• If you take a flattish object made by many small polygons which are nearly but not quite in a plane, and replace that with a single plane, the angle of light from your object will change. This will often result in the variant darkening or lightening as compared to its higher-quality sibling. The normal map can be used to neutralise this effect by ensuring that the lower-detail variants still maintain the appropriate surface normals, even though the geometry lacks the appropriate polygons.

A simple LOD mesh example is illustrated here with and without a normal map.

Spline LOD

Spline-based assets (track, hedges, fences, power lines, etc.) use a specialised form of LOD selection which works by subdividing the spline stretch (the space between two user-editable spline vertices) into a number of repeats which are then further subdivided as necessary. This process is controlled by the asset's "track-lod-tree" container, which accounts for numerous input variables such as the distance from the observer, the curve angle of the spline, season, random variation, and so on.

The component meshes are sourced from the asset's "mesh-table" container, but the selection technique does not use the "lod-level" or "mesh-season" tags.

LOD on Moving or Animated Objects

This technique mainly applies to KIND Traincar and KIND Bogey assets, however all types of animated or regularly moving objects have a few things in common:

  • They are not good candidates for mesh stitching. If Trainz is aware that an asset instance will be moving or animated, it will render directly rather than attempting to stitch the meshes.
  • They are typically high-polygon.
  • They are often comprised of several components using Attachment Points.
  • They typically have a higher performance cost than the base mesh would imply (additional animation costs, attachment costs, scripting costs, physics costs, etc.)

For these types of asset, the LM.txt file style of LOD should be used. This style of LOD outright prevents the mesh stitching optimisation and is also more expensive to load and maintain than other styles of LOD, thus it should only be used in the conditions described above. Regular scenery meshes should never use this technique.

This style of LOD explicitly supports animation and attachment points, including providing controls to hide attachments and disable animation in lower-detail variants.

LM.txt files are a drop-in replacement for the regular trainzmesh files. In cases where this form of LOD is acceptable, you can simply replace the "xxx.trainzmesh" reference in the asset's config.txt file for an "xxx.lm" reference (note that there is no trailing ".txt" in a resource reference). On disk, you will include a single "xxx.lm.txt" file which will then reference multiple "xxx-n.trainzmesh" files.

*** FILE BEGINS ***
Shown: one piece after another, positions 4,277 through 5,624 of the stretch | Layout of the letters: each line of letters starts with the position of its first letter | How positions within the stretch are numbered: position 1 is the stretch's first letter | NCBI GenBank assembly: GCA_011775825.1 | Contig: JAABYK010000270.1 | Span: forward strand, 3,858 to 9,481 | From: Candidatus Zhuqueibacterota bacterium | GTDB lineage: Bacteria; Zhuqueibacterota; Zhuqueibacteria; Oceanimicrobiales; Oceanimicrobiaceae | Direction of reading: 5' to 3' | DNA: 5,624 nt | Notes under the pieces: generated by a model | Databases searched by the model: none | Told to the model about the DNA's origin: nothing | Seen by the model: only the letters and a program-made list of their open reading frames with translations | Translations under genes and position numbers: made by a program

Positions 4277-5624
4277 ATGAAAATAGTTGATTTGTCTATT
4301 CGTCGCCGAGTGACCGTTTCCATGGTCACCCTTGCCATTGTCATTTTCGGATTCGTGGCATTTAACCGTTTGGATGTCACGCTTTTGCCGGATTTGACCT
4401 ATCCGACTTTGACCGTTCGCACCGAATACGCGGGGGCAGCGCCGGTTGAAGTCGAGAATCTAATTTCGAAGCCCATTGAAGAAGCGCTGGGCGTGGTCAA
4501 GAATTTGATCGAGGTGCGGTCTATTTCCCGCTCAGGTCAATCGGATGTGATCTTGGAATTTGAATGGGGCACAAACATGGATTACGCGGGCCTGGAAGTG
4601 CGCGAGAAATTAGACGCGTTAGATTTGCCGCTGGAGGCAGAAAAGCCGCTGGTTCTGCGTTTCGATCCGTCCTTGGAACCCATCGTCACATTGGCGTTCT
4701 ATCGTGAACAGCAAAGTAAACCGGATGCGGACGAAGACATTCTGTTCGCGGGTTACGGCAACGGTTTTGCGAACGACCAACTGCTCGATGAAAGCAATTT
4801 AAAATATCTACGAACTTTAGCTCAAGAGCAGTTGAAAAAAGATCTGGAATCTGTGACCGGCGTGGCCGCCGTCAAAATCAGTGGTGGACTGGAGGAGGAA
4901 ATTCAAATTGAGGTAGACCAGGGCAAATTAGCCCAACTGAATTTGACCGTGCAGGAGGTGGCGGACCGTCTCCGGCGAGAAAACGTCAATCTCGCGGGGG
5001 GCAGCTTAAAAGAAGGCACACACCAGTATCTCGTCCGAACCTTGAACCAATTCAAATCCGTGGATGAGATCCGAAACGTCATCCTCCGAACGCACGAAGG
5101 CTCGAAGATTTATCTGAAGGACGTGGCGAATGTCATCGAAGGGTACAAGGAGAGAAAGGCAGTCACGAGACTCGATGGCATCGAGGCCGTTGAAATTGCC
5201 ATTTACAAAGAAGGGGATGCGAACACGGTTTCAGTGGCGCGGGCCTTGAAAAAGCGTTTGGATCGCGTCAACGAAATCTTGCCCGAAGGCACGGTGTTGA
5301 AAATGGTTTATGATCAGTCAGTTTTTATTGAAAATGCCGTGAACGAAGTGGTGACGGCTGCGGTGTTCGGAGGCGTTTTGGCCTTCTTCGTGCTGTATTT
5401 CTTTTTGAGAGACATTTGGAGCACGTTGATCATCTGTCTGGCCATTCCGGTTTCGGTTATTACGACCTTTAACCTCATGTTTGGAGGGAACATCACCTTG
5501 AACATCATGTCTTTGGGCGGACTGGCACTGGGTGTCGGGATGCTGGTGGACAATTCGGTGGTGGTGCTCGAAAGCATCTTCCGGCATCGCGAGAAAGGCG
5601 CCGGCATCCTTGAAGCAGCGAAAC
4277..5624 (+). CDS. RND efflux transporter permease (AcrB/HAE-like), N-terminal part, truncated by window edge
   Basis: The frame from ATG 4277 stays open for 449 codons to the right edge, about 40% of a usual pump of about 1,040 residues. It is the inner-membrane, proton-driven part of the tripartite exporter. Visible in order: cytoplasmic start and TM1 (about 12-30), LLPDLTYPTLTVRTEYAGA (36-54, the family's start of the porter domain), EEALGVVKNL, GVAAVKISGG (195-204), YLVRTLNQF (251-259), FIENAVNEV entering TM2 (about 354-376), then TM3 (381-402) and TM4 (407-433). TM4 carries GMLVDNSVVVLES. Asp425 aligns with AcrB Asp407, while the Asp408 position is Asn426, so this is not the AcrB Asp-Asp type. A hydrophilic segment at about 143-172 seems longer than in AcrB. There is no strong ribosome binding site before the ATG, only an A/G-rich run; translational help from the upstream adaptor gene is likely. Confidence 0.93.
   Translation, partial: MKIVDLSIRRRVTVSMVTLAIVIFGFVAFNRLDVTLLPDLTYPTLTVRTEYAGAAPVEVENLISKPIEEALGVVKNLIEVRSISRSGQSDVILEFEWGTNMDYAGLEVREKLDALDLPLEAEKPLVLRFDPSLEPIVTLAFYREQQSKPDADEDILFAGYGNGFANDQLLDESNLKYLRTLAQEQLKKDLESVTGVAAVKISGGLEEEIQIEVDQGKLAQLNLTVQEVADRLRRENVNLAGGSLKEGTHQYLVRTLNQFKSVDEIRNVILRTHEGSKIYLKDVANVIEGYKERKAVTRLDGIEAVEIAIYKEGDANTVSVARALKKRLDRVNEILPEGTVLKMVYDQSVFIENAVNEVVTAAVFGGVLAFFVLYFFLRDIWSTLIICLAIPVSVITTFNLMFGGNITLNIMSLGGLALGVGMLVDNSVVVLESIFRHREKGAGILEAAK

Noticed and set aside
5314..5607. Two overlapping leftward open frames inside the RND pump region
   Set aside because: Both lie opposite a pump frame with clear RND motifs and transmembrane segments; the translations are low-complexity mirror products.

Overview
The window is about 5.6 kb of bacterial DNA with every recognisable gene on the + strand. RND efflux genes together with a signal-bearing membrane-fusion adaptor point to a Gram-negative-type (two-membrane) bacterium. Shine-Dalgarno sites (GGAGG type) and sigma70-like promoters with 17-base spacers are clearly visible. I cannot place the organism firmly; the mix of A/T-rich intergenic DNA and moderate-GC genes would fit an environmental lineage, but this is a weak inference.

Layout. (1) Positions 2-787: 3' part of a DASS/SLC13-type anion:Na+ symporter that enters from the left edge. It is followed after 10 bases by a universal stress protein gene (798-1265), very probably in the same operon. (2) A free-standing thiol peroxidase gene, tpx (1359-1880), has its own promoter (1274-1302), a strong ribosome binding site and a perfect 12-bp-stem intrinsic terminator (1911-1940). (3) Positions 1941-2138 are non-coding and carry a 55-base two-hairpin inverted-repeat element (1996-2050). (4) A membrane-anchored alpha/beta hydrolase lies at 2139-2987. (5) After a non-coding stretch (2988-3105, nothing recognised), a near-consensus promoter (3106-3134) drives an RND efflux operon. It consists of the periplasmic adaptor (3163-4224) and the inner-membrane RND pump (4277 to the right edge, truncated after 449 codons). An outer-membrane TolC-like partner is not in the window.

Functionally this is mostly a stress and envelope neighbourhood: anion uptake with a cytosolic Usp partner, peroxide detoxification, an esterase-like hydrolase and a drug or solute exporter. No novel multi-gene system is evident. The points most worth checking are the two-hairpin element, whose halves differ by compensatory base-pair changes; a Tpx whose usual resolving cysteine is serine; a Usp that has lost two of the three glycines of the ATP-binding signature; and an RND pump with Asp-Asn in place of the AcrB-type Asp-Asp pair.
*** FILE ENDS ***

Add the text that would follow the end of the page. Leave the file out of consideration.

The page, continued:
LOD on Attachments to Traincars

Question: What LOD scheme should attachments to a traincar use?

This is very situational. You can't currently benefit from mesh stitching if you're attached to a traincar, so a generalised recommendations would be:

  • Avoid attachments for low-detail (sub-500-polygon) meshes which can simply be built into the parent mesh.
  • Try to use the attachment-point culling facilities in LM to get rid of physically-small-but-detailed meshes as quickly as possible.
  • For T:ANE (4.1) all traincar meshes should be LM files.

LOD on Static Scenery Objects

LOD on static scenery objects is by far the simplest technique and has the lowest performance cost. The asset's "mesh-table" container is populated with all the necessary mesh variants, each configured to display correctly (such that they would normally all appear simultaneously and interpenetrate.) A small number of extra tags are then added to the asset's config.txt file to control the mesh visibility for LOD purposes:

Note that this approach deliberately does not provide any mechanism for controlling the distances at which various LOD levels are selected. The content creator should also avoid measuring the distances at which the changes occur in the game. This is because the LOD selection is not defined in terms of fixed distances, but rather varies depending on the version of the game in use, user detail settings, game performance, and so on. Instead, the content creator should set the game to high detail settings, create the high LOD at a reasonable quality bar, and then attempt to reduce the detail as much as possible over the course of 2-4 LODs. The lowest LOD should be in the 5-100 polygon range (lower is obviously better.)

Poly Counts for LOD Levels

(This is a work in progress and will be updated when additional information is available)

Poly counts for the lowest LOD mesh should be minimal consistent with the size of the mesh on screen. Warnings such as the following may be issued for meshes with inappropriate poly counts.

Warning: The low-detail meshes total more than 500 polygons. This may have a negative impact on performance.

Related WiKi pages, Developer Blog Articles and Useful Trainz Forum Threads

WiKi Pages

  • Modeling_Guidelines - Provides a framework for considering performance when creating new models.
  • HowTo/Make_your_first_Trainz_Asset - A step by step tutorial that will teach you how to create a 3D model, create the Level of Detail (lower resolution) versions of the model, and import it into Trainz.
  • HowTo/Understand Level of Detail in Trainz - Sets out to explain in layman's terms why Level of Detail (LOD) is the most important tool a content creator has in order to make their assets both look good and perform well in-game.

Trainz Developer Blog Articles

Trainz Forum Threads of Interest

Note that information in threads maybe be superseded by blog articles and specialist WiKi pages.